In life, believing that everyone is doing their part in meeting collective objectives is a key component of not feeling like one’s kindness or effort is being taken advantage of. This applies within the workplace in just the same way. Knowing that everyone in the organization is indeed “in this together” goes a long way toward securing the individual employee’s belief in the purpose of the organization, even when the circumstance of their work change.
#2 & 3: Confidence that you can reach out to your manager or team to help you out if you are feeling overwhelmed.
A single stick is easily snapped, whereas a bundle can resist much greater forces. Knowing that we have others within the organization who can help out if we have reached our breaking point lets us know we are a member of a bundle, and that we are not a lonely fragile stick. It is important to note that these drivers refer not to whether the employee has been helped out when they are overwhelmed, but if they are confident that they can receive help should they need or want it. In novel, challenging circumstances we stand on that confidence as we work to adapt to the new demands before us.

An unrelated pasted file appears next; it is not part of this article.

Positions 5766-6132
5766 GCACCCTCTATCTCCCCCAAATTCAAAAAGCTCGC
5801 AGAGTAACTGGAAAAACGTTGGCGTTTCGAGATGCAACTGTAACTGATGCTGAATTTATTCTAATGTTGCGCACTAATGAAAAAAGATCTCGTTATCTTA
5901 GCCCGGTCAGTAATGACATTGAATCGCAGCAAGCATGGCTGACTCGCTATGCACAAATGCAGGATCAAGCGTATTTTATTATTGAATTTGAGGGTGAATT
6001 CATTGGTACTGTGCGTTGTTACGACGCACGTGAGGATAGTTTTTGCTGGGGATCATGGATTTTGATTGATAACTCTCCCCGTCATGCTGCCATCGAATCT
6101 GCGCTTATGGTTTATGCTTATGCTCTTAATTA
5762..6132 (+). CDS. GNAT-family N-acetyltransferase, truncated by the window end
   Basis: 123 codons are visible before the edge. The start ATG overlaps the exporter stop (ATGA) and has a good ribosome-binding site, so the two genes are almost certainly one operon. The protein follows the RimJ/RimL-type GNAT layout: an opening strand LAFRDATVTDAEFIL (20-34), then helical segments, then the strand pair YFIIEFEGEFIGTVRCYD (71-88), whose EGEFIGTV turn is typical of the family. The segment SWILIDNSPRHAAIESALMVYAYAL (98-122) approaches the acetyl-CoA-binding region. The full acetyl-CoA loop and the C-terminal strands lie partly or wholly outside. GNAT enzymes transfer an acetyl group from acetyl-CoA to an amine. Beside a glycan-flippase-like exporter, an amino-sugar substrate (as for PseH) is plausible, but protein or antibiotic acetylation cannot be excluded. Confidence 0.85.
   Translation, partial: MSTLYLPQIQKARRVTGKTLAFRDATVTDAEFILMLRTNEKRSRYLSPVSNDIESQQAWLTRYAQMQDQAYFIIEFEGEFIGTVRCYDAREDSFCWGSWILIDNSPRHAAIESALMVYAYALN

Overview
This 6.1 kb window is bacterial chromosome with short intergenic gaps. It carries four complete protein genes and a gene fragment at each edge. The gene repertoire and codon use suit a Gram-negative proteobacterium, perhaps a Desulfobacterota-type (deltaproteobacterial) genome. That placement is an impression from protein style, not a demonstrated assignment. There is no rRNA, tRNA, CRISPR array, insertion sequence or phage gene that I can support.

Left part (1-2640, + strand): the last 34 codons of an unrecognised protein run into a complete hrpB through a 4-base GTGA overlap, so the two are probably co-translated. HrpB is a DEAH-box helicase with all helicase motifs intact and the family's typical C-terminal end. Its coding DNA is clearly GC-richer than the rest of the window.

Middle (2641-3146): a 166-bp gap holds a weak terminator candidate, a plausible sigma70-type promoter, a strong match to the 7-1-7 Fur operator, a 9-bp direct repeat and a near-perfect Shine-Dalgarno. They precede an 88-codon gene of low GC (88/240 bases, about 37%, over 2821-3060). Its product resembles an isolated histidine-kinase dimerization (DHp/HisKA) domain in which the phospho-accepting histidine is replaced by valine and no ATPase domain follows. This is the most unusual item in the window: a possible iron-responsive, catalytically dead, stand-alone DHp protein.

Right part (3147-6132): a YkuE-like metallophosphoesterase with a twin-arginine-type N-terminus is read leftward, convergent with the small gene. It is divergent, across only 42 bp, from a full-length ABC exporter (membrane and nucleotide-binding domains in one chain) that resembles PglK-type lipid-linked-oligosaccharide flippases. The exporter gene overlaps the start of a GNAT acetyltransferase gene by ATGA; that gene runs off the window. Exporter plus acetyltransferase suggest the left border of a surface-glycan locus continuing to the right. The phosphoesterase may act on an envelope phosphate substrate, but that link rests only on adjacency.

#1: Trusting in your team to have your best interests at heart.
Our final and strongest driver of Organization Wellbeing is on its face, critical to an effective team regardless of circumstance. Given that we have lost the ability to directly observe one another at work, we rely on mutual trust to know that our team members are not shuffling work on to others and sipping piña coladas from the comfort of their home, or flagrantly ignoring public health recommendations. At the end of the day, all of the strategic preparations on the part of the organization mean little if they do not support workers' trust in their closest colleagues. Now, more than ever, we rely on that trust to help us through uncertain times.